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Building Surveyor Job Description

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Building Surveyor Job Description

Building Surveyors support clients with professional advice on property and construction projects. They advise on factors affecting buildings such as building defects, alteration costs, extensions, renovations, and the design of new buildings. They also ensure projects are completed on time and within budget.

We are recruiting for a skilled Building Surveyor to support clients on property construction and design. You will be required to meet with clients to discuss possible construction designs, advise on material requirements, inspect buildings for defects, advise on renovation costs, sustainability, energy consumption, and the preservation of historic buildings. You will also be expected to carry out feasibility studies, deal with planning applications, and monitor construction quality.

To succeed as a Building Surveyor, you should have extensive experience in building design and construction, a keen eye for detail, and the ability to project manage. A high-performing Building Surveyor should be able to quickly assess the state of a building and advise on construction costs, adaptive designs, historic value, and energy efficiency.

Building Surveyor Responsibilities

  • Attention to detail.
  • Good communication and interpersonal skills.
  • Ability to translate simple ideas into architectural concepts.
  • Ability to travel.
  • Willingness to work outside in all weather conditions.
  • Proficient with Computer Aided Design (CAD) software.
  • Advanced project management skills.
  • Bachelor’s degree in Building Surveying or Engineering.
  • High-level knowledge of geography, mathematics, land studies, and economics.

Building Surveyor Requirements

  • Meet with clients to discuss project ideas and construction requirements.
  • Inspect existing buildings for flaws and defects.
  • Carry out feasibility studies.
  • Draft scheme designs, cost analysis documents, timelines, and specification for works.
  • Advise on health and safety aspects of construction.
  • Advise on boundary and wall placement.
  • Advise on environmental impact, energy efficiency, and sustainability.
  • Advise on contractors and organizing documents for tender.
  • Dealing with planning applications.
  • Prepare insurance assessments.
  • Ensure the construction is completed on time and on budget.
  • Attention to detail.
  • Good communication and interpersonal skills.
  • Ability to translate simple ideas into architectural concepts.
  • Ability to travel.
  • Willingness to work outside in all weather conditions.
  • Proficient with Computer Aided Design (CAD) software.
  • Advanced project management skills.
  • Bachelor’s degree in Building Surveying or Engineering.
  • High-level knowledge of geography, mathematics, land studies, and economics.

Personalising Your Building Surveyor Job Description Advise

The hiring process and recruiting new employees to fill your key roles requires a degree of personalisation if you are to attract the best employees in a competitive employment market. The right person for a crucial role or more senior roles will likely have other employers targeting them. As your job description will be the first point of contact, you need to nail your pitch and provide the best possible service.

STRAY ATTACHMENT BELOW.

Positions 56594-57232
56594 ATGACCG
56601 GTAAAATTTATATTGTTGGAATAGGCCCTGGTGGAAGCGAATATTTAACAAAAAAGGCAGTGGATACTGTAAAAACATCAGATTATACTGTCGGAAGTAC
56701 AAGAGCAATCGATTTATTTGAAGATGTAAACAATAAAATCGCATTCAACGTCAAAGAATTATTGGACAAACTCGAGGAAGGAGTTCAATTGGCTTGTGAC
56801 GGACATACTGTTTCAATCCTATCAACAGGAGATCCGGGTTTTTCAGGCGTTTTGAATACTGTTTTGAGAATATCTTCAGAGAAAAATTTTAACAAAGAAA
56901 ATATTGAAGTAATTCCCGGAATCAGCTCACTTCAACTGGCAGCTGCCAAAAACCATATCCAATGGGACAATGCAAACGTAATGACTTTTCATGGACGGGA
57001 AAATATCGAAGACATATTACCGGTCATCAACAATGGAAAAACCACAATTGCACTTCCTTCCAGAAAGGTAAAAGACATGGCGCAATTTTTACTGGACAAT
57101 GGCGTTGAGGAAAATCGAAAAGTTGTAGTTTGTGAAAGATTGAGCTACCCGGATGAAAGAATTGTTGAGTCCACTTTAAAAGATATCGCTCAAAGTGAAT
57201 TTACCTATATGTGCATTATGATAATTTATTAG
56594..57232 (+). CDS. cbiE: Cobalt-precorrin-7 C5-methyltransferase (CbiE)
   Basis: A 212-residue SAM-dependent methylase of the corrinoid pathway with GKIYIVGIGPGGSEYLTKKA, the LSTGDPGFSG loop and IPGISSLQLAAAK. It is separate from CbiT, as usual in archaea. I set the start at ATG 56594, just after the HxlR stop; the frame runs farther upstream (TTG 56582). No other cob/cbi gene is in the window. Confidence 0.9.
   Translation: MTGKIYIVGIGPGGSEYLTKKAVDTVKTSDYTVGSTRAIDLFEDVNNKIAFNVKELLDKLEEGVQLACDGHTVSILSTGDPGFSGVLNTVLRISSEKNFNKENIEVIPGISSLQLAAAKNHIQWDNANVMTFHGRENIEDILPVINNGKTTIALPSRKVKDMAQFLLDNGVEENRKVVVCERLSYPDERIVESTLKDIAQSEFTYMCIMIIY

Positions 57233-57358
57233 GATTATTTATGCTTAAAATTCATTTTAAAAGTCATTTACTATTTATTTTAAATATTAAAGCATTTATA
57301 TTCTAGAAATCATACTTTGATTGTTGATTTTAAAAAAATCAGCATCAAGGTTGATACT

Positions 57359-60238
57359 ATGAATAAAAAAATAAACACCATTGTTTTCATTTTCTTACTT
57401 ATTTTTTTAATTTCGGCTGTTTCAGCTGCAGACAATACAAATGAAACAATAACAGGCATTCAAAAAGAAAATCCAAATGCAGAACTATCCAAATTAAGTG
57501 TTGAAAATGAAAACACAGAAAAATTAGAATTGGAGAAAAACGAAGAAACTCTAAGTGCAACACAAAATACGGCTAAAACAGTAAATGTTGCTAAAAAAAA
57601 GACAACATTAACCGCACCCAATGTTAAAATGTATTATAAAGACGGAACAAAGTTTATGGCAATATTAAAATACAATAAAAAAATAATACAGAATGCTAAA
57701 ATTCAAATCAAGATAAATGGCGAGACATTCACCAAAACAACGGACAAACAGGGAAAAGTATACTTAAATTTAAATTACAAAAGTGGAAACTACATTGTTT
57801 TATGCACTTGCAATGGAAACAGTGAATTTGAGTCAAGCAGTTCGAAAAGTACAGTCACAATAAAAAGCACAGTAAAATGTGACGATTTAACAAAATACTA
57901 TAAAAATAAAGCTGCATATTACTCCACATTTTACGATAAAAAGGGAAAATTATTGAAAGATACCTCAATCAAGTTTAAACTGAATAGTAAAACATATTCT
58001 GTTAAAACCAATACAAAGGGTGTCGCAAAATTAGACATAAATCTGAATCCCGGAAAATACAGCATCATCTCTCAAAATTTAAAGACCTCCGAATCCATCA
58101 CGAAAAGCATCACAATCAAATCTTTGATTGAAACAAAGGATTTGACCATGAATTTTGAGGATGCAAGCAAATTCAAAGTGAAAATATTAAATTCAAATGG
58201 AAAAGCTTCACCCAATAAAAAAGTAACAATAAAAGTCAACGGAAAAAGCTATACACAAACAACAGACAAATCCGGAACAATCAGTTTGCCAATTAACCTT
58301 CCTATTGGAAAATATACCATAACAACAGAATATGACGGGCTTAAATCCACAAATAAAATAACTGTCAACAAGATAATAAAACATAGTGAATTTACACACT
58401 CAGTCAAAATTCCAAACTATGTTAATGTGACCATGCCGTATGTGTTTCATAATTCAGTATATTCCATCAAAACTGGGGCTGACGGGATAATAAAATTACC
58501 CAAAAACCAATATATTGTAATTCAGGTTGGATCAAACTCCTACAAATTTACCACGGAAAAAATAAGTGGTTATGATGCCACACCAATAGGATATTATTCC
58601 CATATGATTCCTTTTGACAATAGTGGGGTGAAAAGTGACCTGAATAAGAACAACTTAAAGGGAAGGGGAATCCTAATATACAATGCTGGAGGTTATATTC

When creating your bespoke description and advert, you should cover and promote these points:

Job title: This should accurately reflect the role and include keywords that top talent might be using to search for jobs.

Job duties: The day to day duties, such as administrative tasks, which vary depending on the company and inform the candidate if they can complete the role.

Technical skills: These are the hard skills required through training, such as proficiency with Microsoft Office.

Soft skills: These include the interpersonal skills and general abilities the right candidates will possess. For example, the competency to prioritise multiple tasks, handle customer queries and customer complaints, work alone, or build a good relationship with coworkers.

The company’s culture: Highlighting your company culture and values ensures employees thrive and find outstanding job satisfaction. Candidates that are not the right fit won’t waste their time completing the application process, meaning you can focus on qualified individuals and hire in a more timely manner.

Career progression: Including the career path will entice candidates looking for career growth. 

Training and development programs: Smaller companies may need employees with previous experience or provide educational assistance over internal training offered by larger organisations with more significant resources. 

Employee benefits: Compensation and benefits often fail to appear in job ads and while you may want to hold your cards close to your chest, failing to include them is a mistake. Consider answering common questions, such as working hours and paid leave. Researching the average salary for the role in these early stages will ensure you don’t waste your interviewer’s and the candidate’s time.

Skill gaps: Your company may need to bring in new skills beyond those required to complete the key role and duties. Thinking on an organisational level can be beneficial when contemplating skills diversity.

Legal requirements: Ensure your job advert and description does not ask for inappropriate or discriminatory personal details, such as age, marital status, or religion.


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